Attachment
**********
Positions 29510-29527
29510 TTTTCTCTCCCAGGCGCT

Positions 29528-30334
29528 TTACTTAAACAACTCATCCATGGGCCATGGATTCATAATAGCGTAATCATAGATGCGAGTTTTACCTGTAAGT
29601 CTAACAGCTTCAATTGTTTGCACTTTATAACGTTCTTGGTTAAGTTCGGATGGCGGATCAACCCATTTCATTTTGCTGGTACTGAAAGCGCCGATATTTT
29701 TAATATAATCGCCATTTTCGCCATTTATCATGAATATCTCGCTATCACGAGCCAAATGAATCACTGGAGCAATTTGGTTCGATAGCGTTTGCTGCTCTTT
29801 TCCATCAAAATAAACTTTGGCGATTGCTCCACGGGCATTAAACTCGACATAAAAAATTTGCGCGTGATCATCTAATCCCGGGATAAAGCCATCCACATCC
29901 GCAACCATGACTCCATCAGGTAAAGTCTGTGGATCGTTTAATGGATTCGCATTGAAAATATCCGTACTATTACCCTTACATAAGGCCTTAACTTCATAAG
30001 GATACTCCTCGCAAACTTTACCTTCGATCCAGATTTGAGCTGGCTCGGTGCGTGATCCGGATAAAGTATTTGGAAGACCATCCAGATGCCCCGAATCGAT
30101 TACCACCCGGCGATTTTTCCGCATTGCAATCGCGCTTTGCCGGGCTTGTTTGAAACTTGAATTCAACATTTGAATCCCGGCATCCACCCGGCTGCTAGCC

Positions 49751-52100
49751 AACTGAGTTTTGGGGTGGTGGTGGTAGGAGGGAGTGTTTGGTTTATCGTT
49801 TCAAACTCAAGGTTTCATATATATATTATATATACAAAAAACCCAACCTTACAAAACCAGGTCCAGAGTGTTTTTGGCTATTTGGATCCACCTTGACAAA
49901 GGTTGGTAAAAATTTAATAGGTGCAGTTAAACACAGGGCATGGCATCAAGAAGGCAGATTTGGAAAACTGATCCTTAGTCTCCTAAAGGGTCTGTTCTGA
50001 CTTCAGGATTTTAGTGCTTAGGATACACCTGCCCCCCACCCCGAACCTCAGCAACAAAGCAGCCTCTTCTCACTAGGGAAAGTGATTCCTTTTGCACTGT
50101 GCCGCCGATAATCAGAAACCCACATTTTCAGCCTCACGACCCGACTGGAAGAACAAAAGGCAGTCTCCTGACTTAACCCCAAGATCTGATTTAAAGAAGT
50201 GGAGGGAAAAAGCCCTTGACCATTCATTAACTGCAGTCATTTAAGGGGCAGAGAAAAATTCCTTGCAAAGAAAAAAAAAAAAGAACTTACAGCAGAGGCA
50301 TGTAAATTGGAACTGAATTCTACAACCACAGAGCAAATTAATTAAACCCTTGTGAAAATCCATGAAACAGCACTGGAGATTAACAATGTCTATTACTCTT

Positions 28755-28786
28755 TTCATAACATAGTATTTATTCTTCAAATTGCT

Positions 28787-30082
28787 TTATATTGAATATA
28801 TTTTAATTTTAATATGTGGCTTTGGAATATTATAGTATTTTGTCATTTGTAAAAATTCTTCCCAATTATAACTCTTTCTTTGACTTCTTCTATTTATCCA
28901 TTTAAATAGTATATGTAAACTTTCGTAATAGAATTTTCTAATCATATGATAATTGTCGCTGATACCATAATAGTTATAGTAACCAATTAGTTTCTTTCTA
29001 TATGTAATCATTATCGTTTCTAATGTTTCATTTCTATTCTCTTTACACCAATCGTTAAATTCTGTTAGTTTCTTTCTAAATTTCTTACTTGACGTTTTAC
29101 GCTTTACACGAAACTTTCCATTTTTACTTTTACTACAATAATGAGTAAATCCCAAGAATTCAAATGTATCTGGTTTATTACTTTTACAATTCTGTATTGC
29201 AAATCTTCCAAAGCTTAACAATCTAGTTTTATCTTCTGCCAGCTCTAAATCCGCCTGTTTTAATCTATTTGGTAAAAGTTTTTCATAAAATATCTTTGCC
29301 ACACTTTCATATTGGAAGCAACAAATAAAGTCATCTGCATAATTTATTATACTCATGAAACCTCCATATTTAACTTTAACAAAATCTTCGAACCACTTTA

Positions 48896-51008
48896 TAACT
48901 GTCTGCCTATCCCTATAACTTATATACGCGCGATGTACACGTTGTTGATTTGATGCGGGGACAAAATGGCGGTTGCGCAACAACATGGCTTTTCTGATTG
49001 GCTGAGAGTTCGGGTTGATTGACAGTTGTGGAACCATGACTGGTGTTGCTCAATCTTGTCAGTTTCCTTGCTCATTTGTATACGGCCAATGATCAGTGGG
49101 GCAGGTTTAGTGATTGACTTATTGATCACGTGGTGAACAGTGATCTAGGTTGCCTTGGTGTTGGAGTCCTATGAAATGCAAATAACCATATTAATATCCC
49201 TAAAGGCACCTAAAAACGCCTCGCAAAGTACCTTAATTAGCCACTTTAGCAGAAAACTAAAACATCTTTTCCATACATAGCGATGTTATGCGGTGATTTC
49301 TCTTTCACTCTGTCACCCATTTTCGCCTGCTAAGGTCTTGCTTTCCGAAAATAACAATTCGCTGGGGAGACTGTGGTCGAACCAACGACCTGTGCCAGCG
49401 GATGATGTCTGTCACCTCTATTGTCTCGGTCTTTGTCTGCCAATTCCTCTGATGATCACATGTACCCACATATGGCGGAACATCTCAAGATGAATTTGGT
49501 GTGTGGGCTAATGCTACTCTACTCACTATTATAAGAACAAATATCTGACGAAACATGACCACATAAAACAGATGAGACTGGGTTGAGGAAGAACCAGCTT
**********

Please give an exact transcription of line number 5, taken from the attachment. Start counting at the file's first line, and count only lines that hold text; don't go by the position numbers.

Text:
29601 CTAACAGCTTCAATTGTTTGCACTTTATAACGTTCTTGGTTAAGTTCGGATGGCGGATCAACCCATTTCATTTTGCTGGTACTGAAAGCGCCGATATTTT